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The City of Lost Children is a dazzling fantasy adventure from Jean-Pierre Jeunet and Marc Caro, creators of Delicatessen. They bring their surreal vision to the story of Krank, a tormented scientist who sets about kidnapping local children in order to steal their dreams and so reverse his accelerated ageing process. When Krank’s henchmen kidnap his brother, local fisherman and former circus strongman One (Hellboy’s Ron Perlman) sets out on a journey to Krank’s nightmarish laboratory, accompanied by a little orphan girl called Miette.

With stunning visuals from Darius Khondji (Se7en), costumes from Jean-Paul Gaultier and a haunting score by David Lynch collaborator Angelo Badalamenti, The City of Lost Children cemented Jeunet and Caro’s reputation as film-makers with a unique vision.
(Taken from the official synopsis.)


Argh! What happened? I was looking forward to watching The City of Lost Children in high-definition, but my initial excitement quickly turned to disappointment when the opening credits appeared. Perhaps I should have tempered my expectations given the film’s chequered UK release history. I mean, the original Entertainment in Video DVD release was so bad I took it back to the shop for a refund the same day and imported the US release. While not quite as calamitous as said EiV disc, Studiocanal’s Blu-ray edition is most definitely a missed opportunity. From what little I’ve been able to learn from online sources Junet had a hand in creating the underlying master, or at the very least approved the HD transfer. If this really is the case he has intentionally (and drastically) altered the look of the film, at least in comparison to the US DVD release.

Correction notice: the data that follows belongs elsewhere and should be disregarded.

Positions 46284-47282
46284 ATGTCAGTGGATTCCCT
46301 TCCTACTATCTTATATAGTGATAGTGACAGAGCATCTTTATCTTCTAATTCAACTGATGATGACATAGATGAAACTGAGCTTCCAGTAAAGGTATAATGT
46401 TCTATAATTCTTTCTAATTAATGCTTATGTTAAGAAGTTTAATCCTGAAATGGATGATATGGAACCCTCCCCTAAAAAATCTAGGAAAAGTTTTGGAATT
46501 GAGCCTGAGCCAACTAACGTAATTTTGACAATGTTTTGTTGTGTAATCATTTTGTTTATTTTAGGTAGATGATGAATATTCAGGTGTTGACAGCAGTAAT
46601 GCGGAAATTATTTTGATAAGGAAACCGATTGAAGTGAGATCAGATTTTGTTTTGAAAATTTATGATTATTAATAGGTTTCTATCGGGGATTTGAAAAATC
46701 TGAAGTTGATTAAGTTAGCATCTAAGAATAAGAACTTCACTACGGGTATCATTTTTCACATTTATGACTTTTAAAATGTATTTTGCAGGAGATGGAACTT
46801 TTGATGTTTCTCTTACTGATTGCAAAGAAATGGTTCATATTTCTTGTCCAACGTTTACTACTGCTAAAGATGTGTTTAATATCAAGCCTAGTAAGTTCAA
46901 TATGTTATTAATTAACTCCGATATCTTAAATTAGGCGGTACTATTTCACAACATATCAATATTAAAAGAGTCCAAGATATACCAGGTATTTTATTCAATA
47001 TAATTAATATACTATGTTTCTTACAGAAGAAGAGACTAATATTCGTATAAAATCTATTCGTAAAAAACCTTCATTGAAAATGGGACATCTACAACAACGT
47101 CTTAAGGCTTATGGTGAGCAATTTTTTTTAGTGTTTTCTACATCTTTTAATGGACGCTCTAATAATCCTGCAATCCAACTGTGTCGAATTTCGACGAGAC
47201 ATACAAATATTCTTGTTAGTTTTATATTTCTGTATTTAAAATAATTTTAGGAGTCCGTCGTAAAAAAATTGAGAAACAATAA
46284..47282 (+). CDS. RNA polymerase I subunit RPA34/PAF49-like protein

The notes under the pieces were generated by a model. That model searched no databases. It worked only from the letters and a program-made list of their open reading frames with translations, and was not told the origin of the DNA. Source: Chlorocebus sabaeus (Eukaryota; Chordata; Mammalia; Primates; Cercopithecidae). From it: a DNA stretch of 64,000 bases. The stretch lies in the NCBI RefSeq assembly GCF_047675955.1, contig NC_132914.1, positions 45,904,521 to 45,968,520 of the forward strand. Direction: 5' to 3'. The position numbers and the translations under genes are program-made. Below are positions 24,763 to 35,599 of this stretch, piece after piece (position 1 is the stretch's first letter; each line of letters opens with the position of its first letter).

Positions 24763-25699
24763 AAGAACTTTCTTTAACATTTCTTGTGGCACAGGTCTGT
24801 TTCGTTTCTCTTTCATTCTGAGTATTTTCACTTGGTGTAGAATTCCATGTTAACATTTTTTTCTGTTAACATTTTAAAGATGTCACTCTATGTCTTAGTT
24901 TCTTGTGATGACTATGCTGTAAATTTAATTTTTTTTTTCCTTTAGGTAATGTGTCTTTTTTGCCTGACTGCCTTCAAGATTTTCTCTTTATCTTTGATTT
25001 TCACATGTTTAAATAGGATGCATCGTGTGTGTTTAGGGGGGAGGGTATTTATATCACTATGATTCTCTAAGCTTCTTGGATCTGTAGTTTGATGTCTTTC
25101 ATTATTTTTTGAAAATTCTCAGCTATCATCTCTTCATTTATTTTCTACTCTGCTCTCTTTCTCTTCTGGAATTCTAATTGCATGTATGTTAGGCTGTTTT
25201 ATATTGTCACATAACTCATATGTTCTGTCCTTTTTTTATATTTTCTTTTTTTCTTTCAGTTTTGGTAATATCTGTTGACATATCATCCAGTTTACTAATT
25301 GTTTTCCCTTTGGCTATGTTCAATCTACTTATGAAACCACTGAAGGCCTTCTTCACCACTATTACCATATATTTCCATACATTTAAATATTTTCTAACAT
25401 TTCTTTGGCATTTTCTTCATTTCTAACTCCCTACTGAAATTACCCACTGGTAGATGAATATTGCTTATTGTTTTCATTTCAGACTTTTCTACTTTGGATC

The biggest problem with the image is plainly evident from the screen captures below. Some fairly extreme black crush is in evidence throughout, completely obscuring many of the wonderful design elements. The video also looks to have been subjected to noise reduction in a misguided attempt to remove grain and subsequently sharpened to make it look less ‘fuzzy’. In reality it has the effect of making it look like a very old master from the format’s early days. Granted, detail is better than the DVD release, but there’s not as much of an improvement as there should be. Compression is adequate but far from remarkable, with noise and banding visible in various scenes. Changes to the colour palette are also quite obvious, with the previous earthen tones making way to more stylised green hues, although said colour changes actually work fairly well.

The same Internet searches that yielded minimal information about Junet’s involvement also revealed that this HD master is currently the basis for all Blu-ray releases of the film. As such, while it’s a disappointment it’s also the only option at this moment in time. It definitely offers advantages over the DVD versions in some respects, and I must conceded that it looks better in motion than in static shots, but it still falls some way short of what is expected for a new Blu-ray release in 2016.